What follows is Part II of my two-part series on my radically heartful approach to polishing your work and your words.
As I noted in Vision & Revision I, we're accustomed to seeing the editing process as a harsh, left-brain, punishing activity. What I propose instead is a new paradigm, one that respects your work in all its drafts and that also respects you as its creator.
One way to start on that path, apart from crafting a vision statement for your work is to let these seven principles guide you as you shape, hone and polish your words.
1. Be detached but loving.
Let your work sit quietly for a time before you launch into revision. That time could be a day, a week, a month or six months. And it could be longer or shorter from one piece of work to the next. The key is to give both you and your work the space and distance that allow you to approach it heartfully, objectively and discerningly. Respect your initial draft. Respect all your drafts. Don’t be a slave to them. Allow your work to grow, change and mature.
2. Read aloud.
Whenever practical, read aloud. We are always more attuned to language, rhythm and flow when we read aloud. We often read more thoroughly when we read aloud. You will want to read your work silently as well, of course. But particularly at the beginning and each time you make major changes, your voice will tell you where you have strayed off course.
3. Be respectful, gentle and firm.
Treat each draft as you would your child — with love and without judgment. Revision is not about taking a broadax to your creation. It’s about treating each draft as a necessary stage in its growth toward maturity. Just as you gently, sometimes firmly, guide your children toward the fulfillment of their unique destinies, guide your work with that same spirit of respect — for yourself as creator as well as for your creation, which has its own vision and imperative.
4. Accept that language is not perfect.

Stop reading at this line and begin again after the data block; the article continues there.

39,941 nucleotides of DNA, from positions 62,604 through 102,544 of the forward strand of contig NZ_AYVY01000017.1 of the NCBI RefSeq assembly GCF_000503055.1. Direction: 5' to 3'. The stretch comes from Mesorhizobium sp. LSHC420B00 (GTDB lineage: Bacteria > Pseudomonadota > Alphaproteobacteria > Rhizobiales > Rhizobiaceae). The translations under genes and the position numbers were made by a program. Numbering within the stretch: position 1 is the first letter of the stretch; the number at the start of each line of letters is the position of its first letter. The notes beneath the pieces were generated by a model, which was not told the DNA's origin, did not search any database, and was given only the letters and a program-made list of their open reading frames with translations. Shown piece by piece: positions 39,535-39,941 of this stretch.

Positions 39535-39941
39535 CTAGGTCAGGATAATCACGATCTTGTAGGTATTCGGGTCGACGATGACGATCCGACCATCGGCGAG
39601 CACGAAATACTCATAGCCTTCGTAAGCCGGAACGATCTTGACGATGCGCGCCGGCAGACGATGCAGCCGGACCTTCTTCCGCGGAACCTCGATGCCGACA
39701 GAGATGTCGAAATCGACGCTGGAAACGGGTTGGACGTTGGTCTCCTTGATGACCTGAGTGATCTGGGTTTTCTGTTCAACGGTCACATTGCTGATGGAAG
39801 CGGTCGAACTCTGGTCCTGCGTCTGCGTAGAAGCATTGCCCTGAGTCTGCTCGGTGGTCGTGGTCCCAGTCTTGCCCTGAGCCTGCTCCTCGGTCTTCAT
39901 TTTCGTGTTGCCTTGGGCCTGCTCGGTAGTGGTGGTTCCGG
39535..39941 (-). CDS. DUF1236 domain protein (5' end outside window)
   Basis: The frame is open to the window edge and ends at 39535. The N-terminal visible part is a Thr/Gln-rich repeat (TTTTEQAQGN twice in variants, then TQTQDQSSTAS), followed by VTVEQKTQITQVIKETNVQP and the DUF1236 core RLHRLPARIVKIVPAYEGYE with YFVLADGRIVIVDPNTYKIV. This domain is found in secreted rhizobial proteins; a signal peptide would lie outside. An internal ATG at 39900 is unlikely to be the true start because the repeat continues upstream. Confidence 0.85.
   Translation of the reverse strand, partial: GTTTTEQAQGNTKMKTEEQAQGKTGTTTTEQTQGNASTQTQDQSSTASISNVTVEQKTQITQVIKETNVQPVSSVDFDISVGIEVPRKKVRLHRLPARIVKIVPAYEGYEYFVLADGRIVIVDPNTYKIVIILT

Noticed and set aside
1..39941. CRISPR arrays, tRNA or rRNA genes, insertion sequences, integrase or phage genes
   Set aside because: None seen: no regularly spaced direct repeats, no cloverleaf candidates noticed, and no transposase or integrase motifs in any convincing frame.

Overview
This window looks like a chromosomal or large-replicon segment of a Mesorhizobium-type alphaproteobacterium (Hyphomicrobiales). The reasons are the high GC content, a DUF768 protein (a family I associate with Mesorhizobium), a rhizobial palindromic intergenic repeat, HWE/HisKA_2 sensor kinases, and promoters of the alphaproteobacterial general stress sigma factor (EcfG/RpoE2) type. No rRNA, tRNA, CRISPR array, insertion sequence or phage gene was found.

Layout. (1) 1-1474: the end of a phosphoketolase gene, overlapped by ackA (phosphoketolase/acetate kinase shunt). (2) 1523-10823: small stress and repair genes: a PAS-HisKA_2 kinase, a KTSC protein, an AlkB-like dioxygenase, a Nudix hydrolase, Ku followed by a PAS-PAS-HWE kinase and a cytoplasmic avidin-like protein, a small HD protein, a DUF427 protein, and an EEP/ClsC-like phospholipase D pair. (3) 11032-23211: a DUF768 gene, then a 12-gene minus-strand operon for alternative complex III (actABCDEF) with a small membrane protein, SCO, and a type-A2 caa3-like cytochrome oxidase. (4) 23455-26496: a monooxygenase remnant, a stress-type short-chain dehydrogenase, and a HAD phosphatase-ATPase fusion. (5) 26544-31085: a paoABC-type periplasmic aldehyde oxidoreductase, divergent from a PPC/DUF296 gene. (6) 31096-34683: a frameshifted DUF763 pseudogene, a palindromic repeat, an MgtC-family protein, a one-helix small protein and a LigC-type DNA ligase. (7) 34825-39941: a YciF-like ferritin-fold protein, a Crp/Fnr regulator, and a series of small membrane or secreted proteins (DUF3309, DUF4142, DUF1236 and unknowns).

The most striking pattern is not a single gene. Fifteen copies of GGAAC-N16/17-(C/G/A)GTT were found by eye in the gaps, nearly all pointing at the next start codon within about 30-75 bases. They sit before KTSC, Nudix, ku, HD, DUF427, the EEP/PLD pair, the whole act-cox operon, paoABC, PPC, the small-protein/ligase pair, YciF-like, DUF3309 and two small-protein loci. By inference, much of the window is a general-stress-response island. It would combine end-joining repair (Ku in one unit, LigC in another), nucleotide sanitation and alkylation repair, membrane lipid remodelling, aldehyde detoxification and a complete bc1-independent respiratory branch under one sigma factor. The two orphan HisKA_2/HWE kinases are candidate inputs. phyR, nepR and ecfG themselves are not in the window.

Do your best to bring your heart and vision to the page. Do your best to write the words and paint the images that most accurately reflect your dream and intention. As you revise, never hesitate to seek out more forceful and evocative ways to translate your vision onto the page. But remember that translation is an art and that language can rarely more than approximate emotion and experience. Think of the most wondrous scene you have ever witnessed and imagine trying to recreate that in words. You can come close. Yet whatever your mastery of the language, you will not recreate every nuance of your vision, emotion and experience. And that’s okay.
5. Respect your intuition.
As you become more adept as a writer, more in tune with your work and its vision, and more in touch with your Muse, you will gain an intuitive knowingness of what works and what doesn’t, without always being able to articulate why. That inner compass will direct you to the appropriate improvement or solution — again, often without explanation. Trust your intuition. It’s the voice of your Muse, the voice of your vision. And it won’t lead you astray.
6. Do your best.
Do your best to commit your vision to paper. Do your best to polish, enrich and enliven your work so that it aligns with that vision. Do your best on each piece of writing and, when it’s time, let it go so that you can create a new work and do your best on that one as well.
7. Be the writer you are.
Each piece of writing will teach you, and from each piece of writing you will mature in your art and your craft. Strive for excellence not perfection. Be the writer you are.
• Adapted from The Voice of the Muse: Answering the Call to Write.
(c) 2008 Mark David Gerson
Too often as writers, we view the editing process as a harsh, left-brain activity filled with violent and abusive language: We force our work to our will. We gag, restrain or reign in in our characters. We hack away at our words, whip our work into shape or beat our work into submission. It’s a dysfunctional paradigm that holds us back as writers and disrupts the organic flow essential to all creation.
Vision & Revision: An Intuitive Approach to Editing, my final Albuquerque writing workshop before my move to L.A., aims to help you discover a more heartful approach to polishing your work and your words.
This radical departure from traditional editing techniques is more effective than the old way because it respects both the inherent wisdom of your manuscript and your innate knowingness of what works and what doesn’t. It’s neither a left-brain method nor is it a right-brain one. It’s whole-brain and whole-body approach that will revolutionize your view of editing and revision.
• Click here to register or for more information on the May 8 workshop.